Ironically, a continent rich in natural resources is poverty-stricken. Africa is reportedly the poorest continent globally, developing at a very slow pace while the rest of the continent is making giant strides. As a result of Africa’s snail-pace development, the International Monetary Fund (IMF) projected in 2021 that Sub-Saharan Africa would be the slowest region in the world.
Although development in the world is measured by economic growth and human development, Africa’s human development increased as of May 2021 to over 1.37 billion. But the economy is lagging, reflecting on the people’s standard of living.
Here are the reasons Africa is developing at a slow pace compared to the rest of the continent.
This is one of the reasons development is slow in Africa. Modernised colonialism has crippled and harmed Africa’s economic growth and development. Colonialism is the act of exercising complete or partial authority over-dependent area or people.
The fundamental goal is to control and plunder the territory’s natural riches to prevent economic growth. This is evident in how the world power relates with African countries.
According to Tom Burgis, author of The Looting Machine, this is done indirectly. He said, “Europe and the Cold War superpowers have given way to a new form of dominion over the continent. They do not control the countries directly, but through alliances with unaccountable African rulers, thus governing through shadow states and middlemen who connect them to the global resource economy, and multinational companies from the West and the East that cloak their corruption in corporate secrecy.”
In compensation, they give African countries foreign aid and economic assistance. They do this to maintain the status quo. However, the support to Africa is little compared to the worth of exploited resources moving oppositely.
Burgis further wrote, “Outsiders often think of Africa as a significant drain of philanthropy, a continent that guzzles aid to no avail and contributes little to the global economy in return. But look more closely at the resource industry, and the relationship between Africa and the rest of the world looks somewhat different.
In 2010, fuel and mineral exports from Africa were worth $333 billion, more than seven times the aid value that went in the opposite direction. This excludes the vast sums spirited out of the continent through corruption and tax fiddles.”
At the root of Africa’s underdevelopment is corruption. African leaders amass the commonwealth and consequently deny their country and its people access to dignified life – amenities as basic essential as clean water, healthcare, power, and good food is a luxury. Over time, the gap between the rich and poor has widened. Corruption is prevalent at practically all levels of Africa’s political system.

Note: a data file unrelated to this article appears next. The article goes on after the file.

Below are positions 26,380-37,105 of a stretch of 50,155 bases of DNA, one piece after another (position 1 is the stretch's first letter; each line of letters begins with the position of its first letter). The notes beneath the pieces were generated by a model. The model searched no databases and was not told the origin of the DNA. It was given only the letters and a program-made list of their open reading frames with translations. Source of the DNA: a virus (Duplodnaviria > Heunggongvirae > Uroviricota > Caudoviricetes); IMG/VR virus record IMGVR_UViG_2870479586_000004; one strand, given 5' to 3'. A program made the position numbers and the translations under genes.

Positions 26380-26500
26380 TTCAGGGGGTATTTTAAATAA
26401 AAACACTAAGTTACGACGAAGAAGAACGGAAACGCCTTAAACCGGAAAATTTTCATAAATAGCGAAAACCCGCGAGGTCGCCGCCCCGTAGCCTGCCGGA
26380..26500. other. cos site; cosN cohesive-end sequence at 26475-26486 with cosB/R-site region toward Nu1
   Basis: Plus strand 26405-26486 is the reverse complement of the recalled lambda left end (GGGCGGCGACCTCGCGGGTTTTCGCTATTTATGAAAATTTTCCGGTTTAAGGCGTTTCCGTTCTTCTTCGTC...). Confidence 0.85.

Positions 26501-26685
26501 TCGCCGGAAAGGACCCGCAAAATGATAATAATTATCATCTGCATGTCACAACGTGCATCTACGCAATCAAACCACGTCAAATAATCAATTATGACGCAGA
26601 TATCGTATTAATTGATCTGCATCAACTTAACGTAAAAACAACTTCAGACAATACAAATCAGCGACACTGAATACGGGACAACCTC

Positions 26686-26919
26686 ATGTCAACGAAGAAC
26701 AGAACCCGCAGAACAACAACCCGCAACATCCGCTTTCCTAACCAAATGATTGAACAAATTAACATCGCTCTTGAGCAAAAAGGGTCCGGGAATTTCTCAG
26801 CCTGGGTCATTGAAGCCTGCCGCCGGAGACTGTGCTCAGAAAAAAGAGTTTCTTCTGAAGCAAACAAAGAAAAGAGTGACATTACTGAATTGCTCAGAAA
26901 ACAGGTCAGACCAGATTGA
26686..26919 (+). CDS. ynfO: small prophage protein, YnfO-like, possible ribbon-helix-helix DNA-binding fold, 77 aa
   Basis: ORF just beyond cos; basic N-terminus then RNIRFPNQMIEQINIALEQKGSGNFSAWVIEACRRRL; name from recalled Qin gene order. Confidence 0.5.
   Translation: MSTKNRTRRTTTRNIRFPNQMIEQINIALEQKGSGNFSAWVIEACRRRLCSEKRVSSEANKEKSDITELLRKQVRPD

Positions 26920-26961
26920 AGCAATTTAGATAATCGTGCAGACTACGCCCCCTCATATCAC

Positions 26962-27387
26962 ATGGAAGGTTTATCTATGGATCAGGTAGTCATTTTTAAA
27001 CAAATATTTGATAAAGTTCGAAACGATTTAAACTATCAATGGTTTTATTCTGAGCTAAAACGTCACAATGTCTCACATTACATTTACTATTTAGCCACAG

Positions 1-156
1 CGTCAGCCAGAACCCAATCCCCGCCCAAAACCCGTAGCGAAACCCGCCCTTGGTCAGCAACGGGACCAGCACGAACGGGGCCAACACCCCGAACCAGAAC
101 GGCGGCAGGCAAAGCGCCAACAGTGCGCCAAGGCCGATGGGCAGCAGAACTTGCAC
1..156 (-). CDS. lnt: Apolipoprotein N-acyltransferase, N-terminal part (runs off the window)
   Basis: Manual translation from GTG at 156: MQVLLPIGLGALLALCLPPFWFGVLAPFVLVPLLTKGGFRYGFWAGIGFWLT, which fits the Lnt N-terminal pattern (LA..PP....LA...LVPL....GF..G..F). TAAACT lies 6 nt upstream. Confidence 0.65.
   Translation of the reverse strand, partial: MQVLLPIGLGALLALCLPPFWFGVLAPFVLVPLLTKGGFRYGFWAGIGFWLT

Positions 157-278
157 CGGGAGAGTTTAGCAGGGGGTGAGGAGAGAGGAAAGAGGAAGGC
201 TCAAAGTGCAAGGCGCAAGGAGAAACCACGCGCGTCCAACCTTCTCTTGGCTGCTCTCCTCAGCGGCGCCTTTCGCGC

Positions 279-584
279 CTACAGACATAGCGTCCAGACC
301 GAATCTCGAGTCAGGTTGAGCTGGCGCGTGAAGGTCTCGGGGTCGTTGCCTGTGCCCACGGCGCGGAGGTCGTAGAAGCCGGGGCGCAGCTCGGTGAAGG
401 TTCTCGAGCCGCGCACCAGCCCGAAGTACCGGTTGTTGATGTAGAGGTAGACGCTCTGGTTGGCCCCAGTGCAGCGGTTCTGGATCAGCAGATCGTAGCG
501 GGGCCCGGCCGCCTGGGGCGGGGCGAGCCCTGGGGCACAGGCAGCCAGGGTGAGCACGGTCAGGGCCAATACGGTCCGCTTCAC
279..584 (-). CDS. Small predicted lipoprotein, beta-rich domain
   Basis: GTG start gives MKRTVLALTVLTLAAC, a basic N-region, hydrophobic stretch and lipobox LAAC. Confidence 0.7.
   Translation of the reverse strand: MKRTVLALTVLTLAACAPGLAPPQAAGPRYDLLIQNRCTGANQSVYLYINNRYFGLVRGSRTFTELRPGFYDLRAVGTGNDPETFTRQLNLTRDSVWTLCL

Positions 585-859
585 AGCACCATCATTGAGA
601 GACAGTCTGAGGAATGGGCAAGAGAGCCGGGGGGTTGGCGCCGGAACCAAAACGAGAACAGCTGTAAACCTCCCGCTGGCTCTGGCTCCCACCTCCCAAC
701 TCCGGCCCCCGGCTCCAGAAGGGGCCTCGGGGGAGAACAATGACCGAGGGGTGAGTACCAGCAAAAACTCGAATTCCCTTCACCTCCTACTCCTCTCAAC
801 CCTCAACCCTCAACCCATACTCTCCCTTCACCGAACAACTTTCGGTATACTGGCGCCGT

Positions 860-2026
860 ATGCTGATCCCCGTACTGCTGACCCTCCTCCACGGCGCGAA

For instance, Eduardo Dos Santos, the ex-president of Angola, allegedly became wealthy by looting public funds while 70% of the country’s population is poor. He also empowered her first daughter, Isabel Dos Santos, to further plunder Angol’s national treasury until she emerged as Africa’s richest woman, with a net worth of over $3.5 billion.
Increase in foreign debt
In certain nations, public debt has stayed high and is still rising. This is because many African governments rely on loans to fund their programs far too heavily. The region’s public debt sustainability may be jeopardised further by vulnerability to weaker currencies and higher interest rates linked with the shifting composition of debt. Fiscal deterioration, wars, and weather shocks are among the other internal threats.
According to the World Bank report, the debt of low- and middle-income countries in Sub-Saharan Africa reached a new high of $702 billion in 2020. This is the highest level of debt in a decade for the area.
“As of 2021, the total external public debt in West Africa amounted to around 164 billion U.S. dollars. Nigeria and Ghana recorded the highest debt levels in the region, at approximately 79.54 billion U.S. dollars and 21.91 billion U.S. dollars, respectively. On the other hand, Gambia and Guinea-Bissau registered the lowest values, at 823 million U.S. dollars and 381 million U.S. dollars, respectively,” the report said.
According to Carnegie Endowment for International Peace, between 2000 to 2019, “Chinese financiers made 1,141 loan contracts with African governments and their state-owned firms.” The country also lent $143 billion to African governments and state-owned companies between 2000 and 2017.
According to economists, African countries economies are generally weak. This can be seen through the following: weak Gross Domestic Product (GDP), the exports of primary products and agricultural products getting smaller, low level of using modern industrial machines, and terrible national debt to richer countries.
This economic cycle has largely engulfed Africa. This is a basic inequity in international commerce, and it is difficult to remove once it has been established. Europe imposed an uneven commercial system on Africa from the mid-fifteenth century onwards. This uneven trade system exists today in some form or another. Through this, African countries have never been able to amass sufficient national capital to invest in infrastructure and industry, preventing them from fully developing as nations.
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